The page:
1 It was a long, narrow room, with a gallery along it for visitors.
2 The company pairs off quickly, and the whole room is soon in motion.
3 Now and then there would come a gleam underneath them and he would glance about the room.
4 There are boisterous couples, who tear wildly about the room, knocking every one out of their way.
5 Even the boys, who are romping about the room, draw near and listen, and some of the women sob and wipe their aprons in their eyes.
6 Some of the young men you would take to be Americans, of the type of clerks, but for the fact that they wear their hats in the room.
7 The room is about thirty feet square, with whitewashed walls, bare save for a calendar, a picture of a race horse, and a family tree in a gilded frame.
8 This is quite irresistible, and every one in the room joins in, until the place becomes a maze of flying skirts and bodies quite dazzling to look upon.
9 They will certainly be over two hundred dollars and maybe three hundred; and three hundred dollars is more than the year's income of many a person in this room.
10 Others, who have been drinking still more, wander about the room, bumping into everything; some are in groups of two or three, singing, each group its own song.
11 In the opposite corner are two tables, filling a third of the room and laden with dishes and cold viands, which a few of the hungrier guests are already munching.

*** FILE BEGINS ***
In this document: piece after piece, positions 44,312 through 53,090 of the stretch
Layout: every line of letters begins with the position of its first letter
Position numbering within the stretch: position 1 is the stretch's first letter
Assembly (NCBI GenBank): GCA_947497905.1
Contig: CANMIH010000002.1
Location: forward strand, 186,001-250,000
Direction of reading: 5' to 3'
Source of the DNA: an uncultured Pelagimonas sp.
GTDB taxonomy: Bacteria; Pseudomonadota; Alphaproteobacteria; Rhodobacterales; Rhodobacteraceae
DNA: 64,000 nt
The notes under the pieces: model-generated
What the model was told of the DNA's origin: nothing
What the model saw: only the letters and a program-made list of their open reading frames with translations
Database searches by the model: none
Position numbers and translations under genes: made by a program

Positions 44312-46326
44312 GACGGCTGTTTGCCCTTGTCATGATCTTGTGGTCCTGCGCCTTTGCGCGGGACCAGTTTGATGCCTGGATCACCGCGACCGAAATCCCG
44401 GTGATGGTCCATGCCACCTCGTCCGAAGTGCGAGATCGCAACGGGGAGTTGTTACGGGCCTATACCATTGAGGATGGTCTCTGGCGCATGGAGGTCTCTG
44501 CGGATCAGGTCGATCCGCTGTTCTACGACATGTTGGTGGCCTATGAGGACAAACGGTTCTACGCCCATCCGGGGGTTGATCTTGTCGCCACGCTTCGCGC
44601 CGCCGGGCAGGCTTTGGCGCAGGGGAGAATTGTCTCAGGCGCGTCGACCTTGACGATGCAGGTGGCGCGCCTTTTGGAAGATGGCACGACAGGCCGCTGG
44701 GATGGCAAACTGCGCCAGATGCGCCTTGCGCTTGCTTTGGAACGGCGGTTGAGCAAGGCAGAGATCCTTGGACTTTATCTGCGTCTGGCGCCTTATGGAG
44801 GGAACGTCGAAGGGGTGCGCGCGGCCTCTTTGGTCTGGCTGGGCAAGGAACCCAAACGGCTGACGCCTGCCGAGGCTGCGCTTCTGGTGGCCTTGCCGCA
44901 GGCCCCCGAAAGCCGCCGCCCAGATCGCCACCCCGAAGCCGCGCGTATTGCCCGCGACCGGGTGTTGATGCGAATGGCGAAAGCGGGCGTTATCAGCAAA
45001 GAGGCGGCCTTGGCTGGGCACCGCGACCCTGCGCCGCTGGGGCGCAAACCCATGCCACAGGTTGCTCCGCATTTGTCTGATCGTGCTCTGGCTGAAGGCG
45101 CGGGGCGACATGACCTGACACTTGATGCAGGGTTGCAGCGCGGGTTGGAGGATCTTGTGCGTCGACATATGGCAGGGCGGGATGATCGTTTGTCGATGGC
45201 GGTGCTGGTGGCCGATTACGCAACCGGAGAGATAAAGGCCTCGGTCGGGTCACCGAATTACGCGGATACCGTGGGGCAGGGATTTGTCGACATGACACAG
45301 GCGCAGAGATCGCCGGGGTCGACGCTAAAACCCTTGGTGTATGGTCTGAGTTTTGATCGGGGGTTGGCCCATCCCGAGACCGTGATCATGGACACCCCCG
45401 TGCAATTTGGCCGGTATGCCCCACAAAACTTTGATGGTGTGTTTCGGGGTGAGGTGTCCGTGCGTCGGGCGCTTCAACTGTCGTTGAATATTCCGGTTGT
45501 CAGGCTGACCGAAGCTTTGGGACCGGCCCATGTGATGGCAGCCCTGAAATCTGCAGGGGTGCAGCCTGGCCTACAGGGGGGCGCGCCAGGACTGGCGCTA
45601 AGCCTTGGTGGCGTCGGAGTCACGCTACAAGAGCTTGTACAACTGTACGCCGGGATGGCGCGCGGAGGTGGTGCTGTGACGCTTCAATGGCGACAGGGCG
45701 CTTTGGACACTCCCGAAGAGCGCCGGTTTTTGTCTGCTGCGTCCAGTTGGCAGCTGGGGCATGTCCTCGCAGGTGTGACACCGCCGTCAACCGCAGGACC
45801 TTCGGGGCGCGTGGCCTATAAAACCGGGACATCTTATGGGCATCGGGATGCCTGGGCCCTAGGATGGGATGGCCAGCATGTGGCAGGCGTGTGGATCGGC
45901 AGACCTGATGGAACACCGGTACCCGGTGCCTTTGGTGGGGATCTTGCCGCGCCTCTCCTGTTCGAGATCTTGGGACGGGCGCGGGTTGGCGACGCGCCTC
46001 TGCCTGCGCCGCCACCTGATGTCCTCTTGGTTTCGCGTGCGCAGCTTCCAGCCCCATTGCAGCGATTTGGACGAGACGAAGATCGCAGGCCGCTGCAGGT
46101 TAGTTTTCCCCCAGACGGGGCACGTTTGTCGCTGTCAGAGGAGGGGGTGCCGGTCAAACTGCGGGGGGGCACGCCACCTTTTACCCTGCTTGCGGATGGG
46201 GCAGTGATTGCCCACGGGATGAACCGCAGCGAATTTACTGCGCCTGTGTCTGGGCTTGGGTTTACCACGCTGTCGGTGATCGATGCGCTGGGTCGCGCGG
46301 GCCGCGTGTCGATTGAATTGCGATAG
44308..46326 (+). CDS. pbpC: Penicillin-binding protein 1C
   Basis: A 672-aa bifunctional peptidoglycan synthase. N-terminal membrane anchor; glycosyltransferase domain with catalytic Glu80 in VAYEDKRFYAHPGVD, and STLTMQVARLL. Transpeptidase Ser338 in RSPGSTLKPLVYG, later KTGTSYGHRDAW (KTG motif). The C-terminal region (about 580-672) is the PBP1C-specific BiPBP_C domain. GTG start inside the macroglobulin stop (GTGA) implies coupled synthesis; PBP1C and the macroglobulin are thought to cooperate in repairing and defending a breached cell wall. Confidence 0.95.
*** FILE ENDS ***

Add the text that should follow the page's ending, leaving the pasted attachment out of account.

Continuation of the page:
12 Looking down this room, one saw, creeping slowly, a line of dangling hogs a hundred yards in length; and for every yard there was a man, working as if a demon were after him.
13 In the meantime there was going on in another corner of the room an anxious conference between Teta Elzbieta and Dede Antanas, and a few of the more intimate friends of the family.
14 It is the music which makes it what it is; it is the music which changes the place from the rear room of a saloon in back of the yards to a fairy place, a wonderland, a little corner of the high mansions of the sky.
15 Here was the chute, with its river of hogs, all patiently toiling upward; there was a place for them to rest to cool off, and then through another passageway they went into a room from which there is no returning for hogs.
16 With a most wonderful rush he comes to the end of the tune, and flings up his hands and staggers back exhausted; and with a final shout of delight the dancers fly apart, reeling here and there, bringing up against the walls of the room.
17 The truth was that she had definitely given up the idea of cleaning anything, under pressure of an attack of rheumatism, which had kept her doubled up in one corner of her room for over a week; during which time eleven of her boarders, heavily in her debt, had concluded to try their chances of employment in Kansas City.
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